After stopping an unlicensed commercial fishing vessel near Freeport in April of 2016, the U.S. Coast Guard discovered 1,900 pounds of red snapper. An investigation began further into the matter and was taken on by Texas Game Wardens.
It turns out the initial bust was just the beginning. There was an entire network they uncovered, which illegally caught and distributed 28,000 pounds of fish. These fish included red snapper, tuna, amberjack, grouper and red snapper, which were sold at a profit of over $400,000.
The extensive investigation involved Texas Game Wardens, the National Marine Fisheries Service, National Oceanic Atmospheric Administration special agents and the U.S. Coast Guard, and resulted in the issuing of over 200 Class C misdemeanor citations.
“This is a big deal and exemplifies the critically important work our Texas game wardens do to protect the state’s natural resources,” said Col. Craig Hunter, TPWD law enforcement director. “Not only did these unscrupulous actors violate recreational fishing regulations at an extreme level for personal profit, but they also circumvented restrictions and rules governing the possession, safe handling and sale of commercial aquatic products intended for human consumption.”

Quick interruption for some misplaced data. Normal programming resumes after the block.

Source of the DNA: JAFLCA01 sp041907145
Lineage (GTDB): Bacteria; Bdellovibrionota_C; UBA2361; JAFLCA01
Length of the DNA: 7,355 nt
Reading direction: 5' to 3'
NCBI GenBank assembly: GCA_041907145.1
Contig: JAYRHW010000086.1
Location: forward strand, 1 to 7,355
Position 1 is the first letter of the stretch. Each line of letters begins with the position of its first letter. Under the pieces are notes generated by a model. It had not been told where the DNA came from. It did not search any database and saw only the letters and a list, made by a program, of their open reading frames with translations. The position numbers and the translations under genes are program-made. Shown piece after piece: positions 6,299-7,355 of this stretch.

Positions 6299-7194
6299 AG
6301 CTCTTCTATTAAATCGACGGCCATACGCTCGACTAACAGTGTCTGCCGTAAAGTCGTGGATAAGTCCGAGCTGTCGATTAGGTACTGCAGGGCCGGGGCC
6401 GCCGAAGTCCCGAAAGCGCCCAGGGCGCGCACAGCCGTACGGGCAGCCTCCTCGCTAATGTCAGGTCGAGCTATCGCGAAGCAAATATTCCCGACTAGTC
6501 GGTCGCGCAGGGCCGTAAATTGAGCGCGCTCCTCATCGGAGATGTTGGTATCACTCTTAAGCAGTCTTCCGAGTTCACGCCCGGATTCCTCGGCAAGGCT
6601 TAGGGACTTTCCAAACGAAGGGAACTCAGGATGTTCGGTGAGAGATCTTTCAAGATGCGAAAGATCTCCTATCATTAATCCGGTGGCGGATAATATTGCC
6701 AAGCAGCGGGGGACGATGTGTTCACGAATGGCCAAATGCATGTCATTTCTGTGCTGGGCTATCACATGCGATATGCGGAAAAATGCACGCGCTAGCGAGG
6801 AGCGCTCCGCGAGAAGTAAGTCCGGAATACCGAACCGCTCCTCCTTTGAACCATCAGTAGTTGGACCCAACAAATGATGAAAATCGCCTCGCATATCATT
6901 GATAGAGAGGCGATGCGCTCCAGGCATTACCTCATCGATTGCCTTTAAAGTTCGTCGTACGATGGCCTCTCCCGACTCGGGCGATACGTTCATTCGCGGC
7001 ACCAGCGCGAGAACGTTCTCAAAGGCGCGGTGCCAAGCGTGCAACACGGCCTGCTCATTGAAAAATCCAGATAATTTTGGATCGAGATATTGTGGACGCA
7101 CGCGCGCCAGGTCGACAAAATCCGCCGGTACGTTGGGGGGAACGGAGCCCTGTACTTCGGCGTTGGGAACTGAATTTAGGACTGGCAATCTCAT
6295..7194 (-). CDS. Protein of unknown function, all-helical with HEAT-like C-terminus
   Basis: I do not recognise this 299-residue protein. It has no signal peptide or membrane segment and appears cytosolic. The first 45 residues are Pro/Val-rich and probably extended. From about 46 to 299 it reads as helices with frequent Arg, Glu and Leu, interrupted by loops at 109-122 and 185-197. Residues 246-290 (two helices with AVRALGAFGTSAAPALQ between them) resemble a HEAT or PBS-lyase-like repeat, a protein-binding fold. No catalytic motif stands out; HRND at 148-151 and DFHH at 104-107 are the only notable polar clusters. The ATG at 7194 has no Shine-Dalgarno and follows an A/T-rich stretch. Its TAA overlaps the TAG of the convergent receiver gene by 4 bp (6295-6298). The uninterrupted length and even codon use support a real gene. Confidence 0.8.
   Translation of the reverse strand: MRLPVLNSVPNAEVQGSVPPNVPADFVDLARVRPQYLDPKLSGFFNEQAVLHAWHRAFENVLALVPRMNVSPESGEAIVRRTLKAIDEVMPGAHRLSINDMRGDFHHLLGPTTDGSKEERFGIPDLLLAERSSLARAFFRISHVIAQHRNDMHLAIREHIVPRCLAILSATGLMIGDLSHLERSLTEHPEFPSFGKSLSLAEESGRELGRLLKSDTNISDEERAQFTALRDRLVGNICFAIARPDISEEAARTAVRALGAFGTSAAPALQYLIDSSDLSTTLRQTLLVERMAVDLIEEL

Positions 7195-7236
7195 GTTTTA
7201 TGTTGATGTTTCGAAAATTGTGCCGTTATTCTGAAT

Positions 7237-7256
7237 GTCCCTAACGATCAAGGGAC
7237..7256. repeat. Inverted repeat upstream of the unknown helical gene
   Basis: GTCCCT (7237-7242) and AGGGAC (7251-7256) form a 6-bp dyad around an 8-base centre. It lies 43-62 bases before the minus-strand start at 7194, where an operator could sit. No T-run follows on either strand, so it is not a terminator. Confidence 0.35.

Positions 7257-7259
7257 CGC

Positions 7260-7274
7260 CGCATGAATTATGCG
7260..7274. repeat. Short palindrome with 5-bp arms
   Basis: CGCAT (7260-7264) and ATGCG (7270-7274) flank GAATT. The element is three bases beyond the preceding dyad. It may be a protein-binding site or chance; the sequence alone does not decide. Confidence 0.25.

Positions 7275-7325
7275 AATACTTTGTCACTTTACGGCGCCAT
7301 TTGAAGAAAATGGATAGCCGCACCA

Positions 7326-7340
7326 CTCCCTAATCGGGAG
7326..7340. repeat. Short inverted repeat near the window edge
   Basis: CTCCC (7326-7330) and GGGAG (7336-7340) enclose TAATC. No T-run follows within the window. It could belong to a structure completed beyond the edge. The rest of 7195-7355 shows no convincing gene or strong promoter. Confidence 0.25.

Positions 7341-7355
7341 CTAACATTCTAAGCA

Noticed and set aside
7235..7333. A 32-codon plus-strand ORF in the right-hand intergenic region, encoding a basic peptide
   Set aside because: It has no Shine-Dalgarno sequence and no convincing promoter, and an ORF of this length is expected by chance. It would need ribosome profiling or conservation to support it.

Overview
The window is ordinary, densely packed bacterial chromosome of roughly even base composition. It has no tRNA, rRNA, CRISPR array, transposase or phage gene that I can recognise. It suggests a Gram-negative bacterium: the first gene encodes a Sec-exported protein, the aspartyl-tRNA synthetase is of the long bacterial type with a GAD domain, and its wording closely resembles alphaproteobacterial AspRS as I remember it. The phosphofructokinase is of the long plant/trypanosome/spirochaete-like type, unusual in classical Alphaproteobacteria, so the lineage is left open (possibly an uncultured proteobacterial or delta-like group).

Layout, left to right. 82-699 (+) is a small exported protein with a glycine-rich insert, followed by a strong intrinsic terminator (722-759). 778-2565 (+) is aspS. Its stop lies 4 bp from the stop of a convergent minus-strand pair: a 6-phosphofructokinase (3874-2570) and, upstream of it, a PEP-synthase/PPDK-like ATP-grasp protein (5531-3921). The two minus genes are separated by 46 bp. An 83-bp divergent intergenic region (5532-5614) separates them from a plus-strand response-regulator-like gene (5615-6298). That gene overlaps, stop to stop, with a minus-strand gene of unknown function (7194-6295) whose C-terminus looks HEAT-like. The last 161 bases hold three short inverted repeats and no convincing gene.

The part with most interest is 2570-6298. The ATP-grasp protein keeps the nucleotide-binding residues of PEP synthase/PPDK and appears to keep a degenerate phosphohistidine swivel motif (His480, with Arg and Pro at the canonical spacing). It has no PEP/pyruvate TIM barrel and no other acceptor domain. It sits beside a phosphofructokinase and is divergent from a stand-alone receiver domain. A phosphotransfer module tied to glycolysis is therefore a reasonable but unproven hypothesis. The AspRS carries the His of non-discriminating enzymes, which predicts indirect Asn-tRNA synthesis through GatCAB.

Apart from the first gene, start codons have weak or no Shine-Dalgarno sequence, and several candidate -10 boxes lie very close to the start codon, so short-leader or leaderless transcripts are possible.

The fish had allegedly been purchased by Bruce Molzan, who then sold the fish to two restaurants, Ruggles Black and Ruggles Green.
Ruggles Green made the following statement after everything came to light:
Today, Texas Parks & Wildlife announced findings from an investigation of an illegal seafood network allegedly involving former Ruggles Green co-owner, Bruce Molzan. As of October 1, 2016, Ruggles Green is under new ownership and since that time Mr. Molzan has not been an owner, or involved in the management or operations of the company.
Under its new ownership, Ruggles Green has not served any illegal seafood, has not received any citations in connection with this investigation and ensures lawful and sustainable practices. We stand behind our processes to provide guests with the highest quality of food.
“That is not something we in law enforcement will tolerate and we are confident these individuals will be prosecuted to the fullest extent the law allows,” said Hunter.